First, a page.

is the social networking site getting a lot of buzz. It comes from the suburban Montgomery Township, New Jersey brains of the brother & sister team of Dave (now a frosh at U of Colorado) and Catherine Cook (high school senior), who wanted to buzz past the traditional yearbook.

Cook #3 is their 27 year old brother, Internet entrepreneur Geoff Cook. While at Harvard, Geoff founded and which he sold in 2002 for nearly $10 million - so he knows what to tell his younger sibs about the business (and he kicked in $250K to start the site rolling).

  • MediaMetrix calls them the youngest social networking site on the Internet, and the only site growing faster than competitor MySpace (1.5 million members in 10 months)
  • MediaMatrix ranks as the 5th top-gaining Web property overall
  • The site attracted more than four million visitors in June 2006.
  • Launched in April 2005 for use by the students at just one suburban high school
  • the site went wide August 2005
  • the site adds 5,000 new members each day
  • 75% of its new members are in the United States
  • this past July they hit one million members

Some history on the site, from the site:

It all started during Spring Break 2005, flipping through a yearbook in my room and realizing it sucked. This is 2005 - why the hell is anyone buying yearbooks anymore?

We wanted more than the typical stuff -- superlatives, autographs, will, pictures -- although those had to be there too. What would make this site different -- and loved -- is it would be full of the people you know and meet in real life everyday. And it would go with you your whole life. It was real life on the Internet.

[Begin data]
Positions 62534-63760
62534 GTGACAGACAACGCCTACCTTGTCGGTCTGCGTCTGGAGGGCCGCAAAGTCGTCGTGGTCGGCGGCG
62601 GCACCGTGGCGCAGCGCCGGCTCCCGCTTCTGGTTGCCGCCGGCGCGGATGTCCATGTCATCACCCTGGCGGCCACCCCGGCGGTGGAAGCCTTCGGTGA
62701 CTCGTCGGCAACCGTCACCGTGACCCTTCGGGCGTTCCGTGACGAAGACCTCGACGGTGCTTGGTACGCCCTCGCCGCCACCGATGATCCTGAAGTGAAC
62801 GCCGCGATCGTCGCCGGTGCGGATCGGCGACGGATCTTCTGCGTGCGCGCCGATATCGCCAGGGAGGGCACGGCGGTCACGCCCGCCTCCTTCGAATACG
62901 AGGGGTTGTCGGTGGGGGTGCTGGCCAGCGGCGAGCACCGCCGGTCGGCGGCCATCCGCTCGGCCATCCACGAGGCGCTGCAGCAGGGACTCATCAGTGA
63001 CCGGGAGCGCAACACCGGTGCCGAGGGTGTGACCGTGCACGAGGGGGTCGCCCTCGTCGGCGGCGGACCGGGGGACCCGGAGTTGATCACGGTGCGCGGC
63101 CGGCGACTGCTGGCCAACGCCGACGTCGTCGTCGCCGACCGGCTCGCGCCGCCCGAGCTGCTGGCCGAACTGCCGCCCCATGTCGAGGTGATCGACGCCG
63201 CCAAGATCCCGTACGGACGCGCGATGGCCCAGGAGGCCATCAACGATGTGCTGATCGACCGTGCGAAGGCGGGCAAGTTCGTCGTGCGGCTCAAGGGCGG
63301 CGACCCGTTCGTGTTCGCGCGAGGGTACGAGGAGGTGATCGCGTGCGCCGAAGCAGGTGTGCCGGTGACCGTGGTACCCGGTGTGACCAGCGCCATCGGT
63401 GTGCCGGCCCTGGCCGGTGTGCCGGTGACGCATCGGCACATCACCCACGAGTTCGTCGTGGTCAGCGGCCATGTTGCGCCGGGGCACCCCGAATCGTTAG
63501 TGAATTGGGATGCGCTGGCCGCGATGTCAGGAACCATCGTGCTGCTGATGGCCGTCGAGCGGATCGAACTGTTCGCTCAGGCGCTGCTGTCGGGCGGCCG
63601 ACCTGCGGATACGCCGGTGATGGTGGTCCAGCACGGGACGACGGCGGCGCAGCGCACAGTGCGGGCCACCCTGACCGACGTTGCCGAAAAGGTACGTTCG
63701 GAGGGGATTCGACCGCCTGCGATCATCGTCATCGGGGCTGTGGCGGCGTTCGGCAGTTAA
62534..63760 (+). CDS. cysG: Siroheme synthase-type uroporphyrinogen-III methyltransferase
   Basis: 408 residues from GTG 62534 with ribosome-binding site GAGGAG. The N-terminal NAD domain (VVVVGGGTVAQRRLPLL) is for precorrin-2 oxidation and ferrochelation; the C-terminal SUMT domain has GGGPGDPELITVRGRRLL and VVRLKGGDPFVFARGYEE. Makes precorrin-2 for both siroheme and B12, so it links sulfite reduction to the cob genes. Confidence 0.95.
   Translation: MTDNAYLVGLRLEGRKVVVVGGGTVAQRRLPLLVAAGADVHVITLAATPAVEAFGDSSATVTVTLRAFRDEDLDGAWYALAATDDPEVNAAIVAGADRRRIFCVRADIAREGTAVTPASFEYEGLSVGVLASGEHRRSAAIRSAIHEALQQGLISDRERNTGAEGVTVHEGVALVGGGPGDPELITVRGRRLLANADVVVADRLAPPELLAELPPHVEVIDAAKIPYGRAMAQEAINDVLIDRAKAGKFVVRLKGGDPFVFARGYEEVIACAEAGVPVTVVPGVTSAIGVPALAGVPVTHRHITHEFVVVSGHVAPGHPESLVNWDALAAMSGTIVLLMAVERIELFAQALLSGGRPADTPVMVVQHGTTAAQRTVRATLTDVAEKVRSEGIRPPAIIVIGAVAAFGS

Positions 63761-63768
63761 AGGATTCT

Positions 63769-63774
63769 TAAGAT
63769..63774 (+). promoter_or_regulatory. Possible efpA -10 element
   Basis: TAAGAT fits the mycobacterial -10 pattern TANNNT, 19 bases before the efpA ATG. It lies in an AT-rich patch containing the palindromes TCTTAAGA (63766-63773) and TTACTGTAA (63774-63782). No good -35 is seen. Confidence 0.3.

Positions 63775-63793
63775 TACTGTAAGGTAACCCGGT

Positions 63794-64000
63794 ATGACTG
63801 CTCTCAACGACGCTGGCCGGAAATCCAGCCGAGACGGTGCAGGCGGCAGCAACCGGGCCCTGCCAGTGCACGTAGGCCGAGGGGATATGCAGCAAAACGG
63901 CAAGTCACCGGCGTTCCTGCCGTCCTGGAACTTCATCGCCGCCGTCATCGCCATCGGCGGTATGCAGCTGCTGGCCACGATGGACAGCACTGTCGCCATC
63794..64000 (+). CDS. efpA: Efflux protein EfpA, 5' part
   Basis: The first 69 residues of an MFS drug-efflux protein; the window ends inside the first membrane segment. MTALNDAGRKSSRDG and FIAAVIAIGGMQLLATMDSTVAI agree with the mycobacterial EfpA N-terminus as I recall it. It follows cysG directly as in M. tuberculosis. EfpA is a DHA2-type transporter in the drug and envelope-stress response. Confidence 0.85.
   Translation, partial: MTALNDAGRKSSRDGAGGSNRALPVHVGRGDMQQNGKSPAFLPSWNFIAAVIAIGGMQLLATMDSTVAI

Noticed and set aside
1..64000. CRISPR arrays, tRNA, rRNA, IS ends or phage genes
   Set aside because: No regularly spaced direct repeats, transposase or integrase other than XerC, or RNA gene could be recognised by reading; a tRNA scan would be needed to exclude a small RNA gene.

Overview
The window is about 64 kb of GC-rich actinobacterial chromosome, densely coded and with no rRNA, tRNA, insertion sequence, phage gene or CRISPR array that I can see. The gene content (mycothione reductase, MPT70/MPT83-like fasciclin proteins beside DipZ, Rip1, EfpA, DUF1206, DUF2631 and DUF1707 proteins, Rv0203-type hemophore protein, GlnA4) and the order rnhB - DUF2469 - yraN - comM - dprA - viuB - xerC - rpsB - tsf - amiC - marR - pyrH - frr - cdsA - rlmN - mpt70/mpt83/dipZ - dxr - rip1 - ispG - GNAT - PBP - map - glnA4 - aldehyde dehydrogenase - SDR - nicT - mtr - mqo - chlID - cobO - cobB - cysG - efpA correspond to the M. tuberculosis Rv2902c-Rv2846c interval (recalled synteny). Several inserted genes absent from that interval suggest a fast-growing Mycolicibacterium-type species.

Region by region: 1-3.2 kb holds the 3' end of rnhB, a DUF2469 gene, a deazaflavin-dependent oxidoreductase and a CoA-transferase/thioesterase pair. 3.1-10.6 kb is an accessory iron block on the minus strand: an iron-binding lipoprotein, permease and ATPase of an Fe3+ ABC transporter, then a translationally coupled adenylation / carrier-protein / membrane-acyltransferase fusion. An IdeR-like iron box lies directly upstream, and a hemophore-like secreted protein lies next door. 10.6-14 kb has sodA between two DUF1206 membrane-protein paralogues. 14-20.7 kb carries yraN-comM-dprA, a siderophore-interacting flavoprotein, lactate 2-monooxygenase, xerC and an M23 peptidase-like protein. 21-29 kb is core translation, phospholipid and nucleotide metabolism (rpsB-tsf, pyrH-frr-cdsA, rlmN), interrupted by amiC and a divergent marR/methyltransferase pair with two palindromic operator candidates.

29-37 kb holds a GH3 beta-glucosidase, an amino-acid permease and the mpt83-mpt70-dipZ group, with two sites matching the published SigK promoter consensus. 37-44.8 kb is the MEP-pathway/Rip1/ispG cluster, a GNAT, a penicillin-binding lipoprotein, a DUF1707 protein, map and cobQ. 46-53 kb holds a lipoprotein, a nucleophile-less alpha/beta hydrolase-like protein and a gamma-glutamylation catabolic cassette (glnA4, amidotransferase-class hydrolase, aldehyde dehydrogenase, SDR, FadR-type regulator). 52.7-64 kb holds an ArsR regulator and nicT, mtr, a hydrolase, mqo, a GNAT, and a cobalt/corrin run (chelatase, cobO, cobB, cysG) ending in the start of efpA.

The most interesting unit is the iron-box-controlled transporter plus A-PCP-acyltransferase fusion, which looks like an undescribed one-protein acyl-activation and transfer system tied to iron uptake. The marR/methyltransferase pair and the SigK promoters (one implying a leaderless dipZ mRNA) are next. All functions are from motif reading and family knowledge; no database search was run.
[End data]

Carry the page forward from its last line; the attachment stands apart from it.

Then we realized it could be more.

It could reinvent real life. It could make real life better. Making it easier to meet the people you see every day. Making it easier to approach the cute girl in a different class. Making it easier to find out who else shares your likes, dislikes, favorite movies, music, Chinese food place, ...Catherine wrote the name down on her notebook, put smiley faces in the "O's." myYearbook was born.

It wasn't long before we realized this was bigger than just high school or just college. This would be the best social networking site in history, if we could figure out what we were doing.

Let's face it, friendster gets boring, myspace is creepy, and classmates is a rip off. myYearbook would be the only community of people worth going to -- full of people you meet or used to meet everyday, the people you might actually be friends with, bump into, date, knock their books down, or marry. It would have every high school, every college, every graduate school, every summer program, every employer, everyone.

And it would connect everyone to everyone like never before.

And it would have no ads.

This is about building a site you want to use the rest of your life. It's about making myYearbook something that will be around billions of years from now.

And by the way, myYearbook will always be free. We're never going to even consider charging. Why? Because it's against everything we stand for. This only works if everyone loves the site as much as we do and wants to make this site the coolest way of hanging out online and the best way to find more about the people you see everyday in real life.

Geoff, 27, is our older brother/investor/alcohol buyer. You might call him: "smart money." Geoff is a freak. He got every question right on the SATs. He went to Harvard, made a silly claim in a newspaper at age 20 about being a millionaire by age 24, and then did it. He started a multi-million dollar business at school, sold it to an evil multinational, and now bounces around, and throws money at us when we need it. Still, 27 is old. I'm glad I'm not 27.

Did I join? Of course. How else can you review a site and stay on top of web 2.0?


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